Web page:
Langham Court Theatre’s latest outing, The Foreigner, is an entertaining romp with a large dollop of British farce, even though it was written and set in the U.S. The plot is more than a little silly and surreal but Langham’s production, direction, and acting easily carry the weaknesses of plot and plausibility, making this an engaging evening out. Indeed, the production is a perfect example of what an experienced company can make of a rather lack-lustre script.

Not that the story itself is particularly lack-lustre, though it is wildly farcical. The play revolves around an Englishman named Charlie Baker who takes a vacation with his friend Froggy LeSueur in a Georgia fishing lodge. Charlie is debilitatingly shy and so Froggy convinces the owner of the lodge that he is the eponymous foreigner who does not speak a word of English. Froggy then goes off on business, leaving Charlie to various hijinks. Since he is assumed to be unable to understand them, the residents of the lodge and the nearby town begin spilling their secrets to, or within earshot of, the new guest and he quickly finds himself caught in the tangled web Froggy has woven. He discovers who is pregnant, who is being cheated out of an inheritance, and who is a member of the KKK. The plot is actually quite a funny skewering of our odd assumptions and inhibitions.

The story stretches plausibility beyond recognition (especially when the Ku Klux Klan appear at the climax) but that’s forgivable, given that it is a farce. It is the technical aspects where the script falls down. The first act suffers from a plodding plot and poorly introduced exposition. Many of the characters are little more than Southern stereotypes. Many of the scenes seem to be designed more for situational humour than to further the plot. That being said, the script gets better with the second act, once the exposition is dealt with and the plot can really kick into high gear. There are also some particularly wise moments in the play. Charlie does not simply muddle through his situation, he uses it to bring out the best in those around him and, ultimately, to defeat the “bad guys”, which really can’t help but warm your heart.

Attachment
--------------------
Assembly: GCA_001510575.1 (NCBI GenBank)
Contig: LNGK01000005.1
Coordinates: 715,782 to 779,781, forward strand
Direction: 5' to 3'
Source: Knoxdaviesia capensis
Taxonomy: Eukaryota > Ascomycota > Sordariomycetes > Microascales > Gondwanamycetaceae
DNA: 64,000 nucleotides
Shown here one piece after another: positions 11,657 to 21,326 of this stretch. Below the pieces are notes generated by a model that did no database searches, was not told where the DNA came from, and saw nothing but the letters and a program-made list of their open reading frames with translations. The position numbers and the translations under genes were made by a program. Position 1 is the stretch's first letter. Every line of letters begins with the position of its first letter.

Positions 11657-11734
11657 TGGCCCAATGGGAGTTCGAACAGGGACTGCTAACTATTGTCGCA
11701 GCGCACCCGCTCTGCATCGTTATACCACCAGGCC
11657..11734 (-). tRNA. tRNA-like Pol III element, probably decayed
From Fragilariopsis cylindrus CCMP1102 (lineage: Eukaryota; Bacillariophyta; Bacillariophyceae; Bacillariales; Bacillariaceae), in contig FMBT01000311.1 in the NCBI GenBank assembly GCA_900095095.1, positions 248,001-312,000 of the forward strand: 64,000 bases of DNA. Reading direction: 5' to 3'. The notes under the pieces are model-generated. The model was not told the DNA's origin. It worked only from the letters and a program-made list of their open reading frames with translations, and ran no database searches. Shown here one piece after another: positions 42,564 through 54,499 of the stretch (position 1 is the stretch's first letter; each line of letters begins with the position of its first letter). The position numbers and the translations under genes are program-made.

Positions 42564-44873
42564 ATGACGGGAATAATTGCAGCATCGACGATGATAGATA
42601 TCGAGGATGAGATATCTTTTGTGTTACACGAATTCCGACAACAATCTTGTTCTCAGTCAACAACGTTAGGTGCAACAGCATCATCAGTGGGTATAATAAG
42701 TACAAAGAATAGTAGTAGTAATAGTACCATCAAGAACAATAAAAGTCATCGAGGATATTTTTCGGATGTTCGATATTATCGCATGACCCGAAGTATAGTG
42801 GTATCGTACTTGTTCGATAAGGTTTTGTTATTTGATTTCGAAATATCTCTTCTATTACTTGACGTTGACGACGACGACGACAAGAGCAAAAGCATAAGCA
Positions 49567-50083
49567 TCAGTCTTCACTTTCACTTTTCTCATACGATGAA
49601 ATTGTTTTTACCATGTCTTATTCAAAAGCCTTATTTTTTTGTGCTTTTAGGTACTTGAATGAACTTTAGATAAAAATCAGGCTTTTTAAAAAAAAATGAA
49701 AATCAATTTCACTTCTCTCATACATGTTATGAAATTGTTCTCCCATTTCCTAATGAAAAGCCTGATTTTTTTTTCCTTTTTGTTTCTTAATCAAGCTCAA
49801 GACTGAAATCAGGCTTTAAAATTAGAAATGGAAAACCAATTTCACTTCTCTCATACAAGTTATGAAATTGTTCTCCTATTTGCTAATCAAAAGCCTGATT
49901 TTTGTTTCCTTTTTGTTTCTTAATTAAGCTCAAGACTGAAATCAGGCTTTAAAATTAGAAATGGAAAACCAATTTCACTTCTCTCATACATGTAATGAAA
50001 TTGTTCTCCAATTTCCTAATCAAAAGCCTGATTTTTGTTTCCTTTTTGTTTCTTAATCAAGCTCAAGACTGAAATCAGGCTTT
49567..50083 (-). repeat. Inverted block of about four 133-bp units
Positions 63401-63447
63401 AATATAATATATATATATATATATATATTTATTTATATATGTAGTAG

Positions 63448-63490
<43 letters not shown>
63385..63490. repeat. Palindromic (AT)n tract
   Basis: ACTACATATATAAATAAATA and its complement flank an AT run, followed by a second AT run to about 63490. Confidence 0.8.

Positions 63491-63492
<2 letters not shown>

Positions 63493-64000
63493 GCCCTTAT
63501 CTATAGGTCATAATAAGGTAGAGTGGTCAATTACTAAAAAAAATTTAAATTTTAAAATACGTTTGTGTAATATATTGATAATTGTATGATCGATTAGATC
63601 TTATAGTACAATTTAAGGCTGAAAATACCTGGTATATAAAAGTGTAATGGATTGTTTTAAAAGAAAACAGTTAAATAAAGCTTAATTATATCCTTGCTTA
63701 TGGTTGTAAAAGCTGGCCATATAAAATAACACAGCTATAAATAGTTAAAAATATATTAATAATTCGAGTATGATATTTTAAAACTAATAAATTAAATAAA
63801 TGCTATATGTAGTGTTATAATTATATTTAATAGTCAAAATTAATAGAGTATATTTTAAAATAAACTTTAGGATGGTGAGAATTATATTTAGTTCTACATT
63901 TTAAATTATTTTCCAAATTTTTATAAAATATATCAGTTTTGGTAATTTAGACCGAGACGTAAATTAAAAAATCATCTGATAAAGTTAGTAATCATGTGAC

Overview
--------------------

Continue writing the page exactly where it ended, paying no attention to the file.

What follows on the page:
The real saving of the script is Langham’s excellent production. This begins with Toshik Bukowiecki’s confident direction. Toshik carefully steers the production through the slow patches and brings his experience to bear in crafting a polished and well-defined production. The show is helped by a particularly beautiful set. The lodge’s front room is beautifully realized, giving a much needed touch of reality to the production.

The play also features some particularly fine performances. In particular, Perry Burton puts in a show-stopping turn as Charlie Baker. He brings the character to life, easily explaining the magic influence that “the foreigner” seems to exert over the other guests of the lodge. His physical theatre is hilarious and the jumbled mash of English and mumbo-jumbo that he spouts as the foreigner is perfectly realized. Perry is helped out by a number of great supporting performances. Drew Waveryn’s Froggy is a hilarious portrait of cockney British charm and is much missed after his few appearances. Nick Sepi also stands out as Ellard, a young Forrest Gump style character, with a great touch of realism while still finding the humour, charm, and humanity in the role. Henry Skey transforms frighteningly well from his usual affable self into a tough Southern racist thug and performs the role with a brutal charisma. Sarah Sabo presents a strong and subtle performance of a southern belle who has become sadly cynical.

Overall, if you are looking for an intelligent, hard-hitting comedy/satire, this show is not it. However, if you are wanting an entertaining evening out, full of silly laughs and some remarkably fine performances, then this is the production for you. The Foreigner is light, humourous, and sweet with a triumphant ending and a number of great laughs along the way.

 -Thomas Stuart